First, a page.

Majority of faculty vote “no confidence” in President Hurley

A majority of Canisius faculty has voted “no confidence” in President John Hurley in a faculty-wide vote conducted by the faculty senate.

The senate approved the vote on Feb. 5, citing “demoralization of faculty, failure of shared governance and a loss of trust in the President:” (Griffin File Photo)

A majority of Canisius faculty voted “no confidence” in President John Hurley in a faculty-wide vote organized by the Faculty Senate. 

Out of 105 ballots cast, 65 were in support of a no confidence motion in President Hurley. Twenty-eight were opposed to the motion, and 12 faculty members abstained from the vote. Eighty percent of faculty members voted. 

President Hurley, Vice President for Academic Affairs Dr. Sara Morris, and each of the college’s deans were notified of the results of the vote on Thursday evening, according to Dr. Howard Stanger, who is the chair and spokesman of the faculty senate. 

Dr. Stanger released the following statement Thursday night to The Griffin: 

“The Faculty Senate of Canisius College voted by an overwhelming majority (17-0-1) to hold a faculty wide vote of no confidence (vnc) against President Hurley. The vote was overwhelming in favor of the vnc and revealed a minority of faculty support the president. Of the 105 people (80% response rate) who submitted ballots electronically, 65 supported the vnc, 28 opposed it, and 12 abstained from voting. The Senate takes no pleasure in having this vote or expressing its concern about the leadership at this college. But the results are clear and we expect the president and trustees to listen to the faculty and the wording of the motions they endorsed.”

“Our records show that there are 140 eligible faculty of record, so I have to question why 10 eligible faculty were excluded from voting. It leads me to question the integrity of the process on this vote,” President Hurley said via email Thursday night.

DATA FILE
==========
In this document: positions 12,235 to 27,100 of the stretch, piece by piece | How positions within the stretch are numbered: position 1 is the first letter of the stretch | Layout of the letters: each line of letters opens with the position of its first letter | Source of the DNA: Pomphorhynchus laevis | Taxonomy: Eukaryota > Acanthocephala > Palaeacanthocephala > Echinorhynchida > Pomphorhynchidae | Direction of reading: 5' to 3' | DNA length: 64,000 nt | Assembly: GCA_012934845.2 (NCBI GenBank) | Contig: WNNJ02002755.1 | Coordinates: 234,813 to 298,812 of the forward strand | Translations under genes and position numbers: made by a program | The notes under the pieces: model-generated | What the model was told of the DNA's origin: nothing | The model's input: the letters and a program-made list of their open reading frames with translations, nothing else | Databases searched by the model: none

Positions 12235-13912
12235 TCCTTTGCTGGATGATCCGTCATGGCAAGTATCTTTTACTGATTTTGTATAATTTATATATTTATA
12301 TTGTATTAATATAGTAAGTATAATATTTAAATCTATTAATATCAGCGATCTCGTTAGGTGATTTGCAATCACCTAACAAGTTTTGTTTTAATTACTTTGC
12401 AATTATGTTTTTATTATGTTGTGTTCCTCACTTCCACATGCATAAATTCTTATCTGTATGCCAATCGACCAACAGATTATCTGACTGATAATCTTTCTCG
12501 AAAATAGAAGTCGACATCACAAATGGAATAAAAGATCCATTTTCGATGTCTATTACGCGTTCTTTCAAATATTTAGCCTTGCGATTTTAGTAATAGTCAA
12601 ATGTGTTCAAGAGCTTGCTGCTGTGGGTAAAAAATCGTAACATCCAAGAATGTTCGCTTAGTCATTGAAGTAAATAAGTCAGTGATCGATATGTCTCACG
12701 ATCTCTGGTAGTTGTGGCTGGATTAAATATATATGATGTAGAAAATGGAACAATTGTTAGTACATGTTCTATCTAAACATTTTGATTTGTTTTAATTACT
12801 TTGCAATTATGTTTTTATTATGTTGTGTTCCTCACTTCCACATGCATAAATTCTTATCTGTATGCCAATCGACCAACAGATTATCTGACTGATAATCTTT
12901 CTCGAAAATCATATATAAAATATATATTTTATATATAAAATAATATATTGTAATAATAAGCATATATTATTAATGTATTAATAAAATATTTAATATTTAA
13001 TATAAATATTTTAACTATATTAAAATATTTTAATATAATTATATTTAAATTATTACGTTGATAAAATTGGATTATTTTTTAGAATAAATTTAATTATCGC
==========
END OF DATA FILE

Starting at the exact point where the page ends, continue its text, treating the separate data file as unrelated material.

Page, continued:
“Assuming that there were 140 eligible faculty, this tally means that the vote did not achieve a majority vote of the faculty. Nonetheless, I recognize that a substantial number of faculty are not happy with the state of things at Canisius and I repeat my invitation to them to work with us in a collaborative way to chart a path forward for the college and to assure a brighter future.”

“There are positive things happening but we need to work together,” he said. 

The faculty-wide vote was originally approved by the faculty senate, 17-0, on Feb. 5. Senate members cited “demoralization of faculty, failure of shared governance and a loss of trust in the President” among the reasons for the vote in that resolution.  

The resolution comes 20 days after the Faculty Senate voted “no confidence” in Dr. Morris, 16-1, and months after it voted “no confidence” in President Hurley, 11-5.

It is the latest reaction to Canisius’ decision to cut 23 faculty and 71 administrative and support staff as well as certain majors in order to address a projected $20 million budget deficit. 

Additionally, four former faculty members have filed a lawsuit against Canisius in New York Supreme Court citing a breach of contract related to the layoffs. Canisius has until Friday to formally respond to the lawsuit after it was granted an extension last Thursday.  

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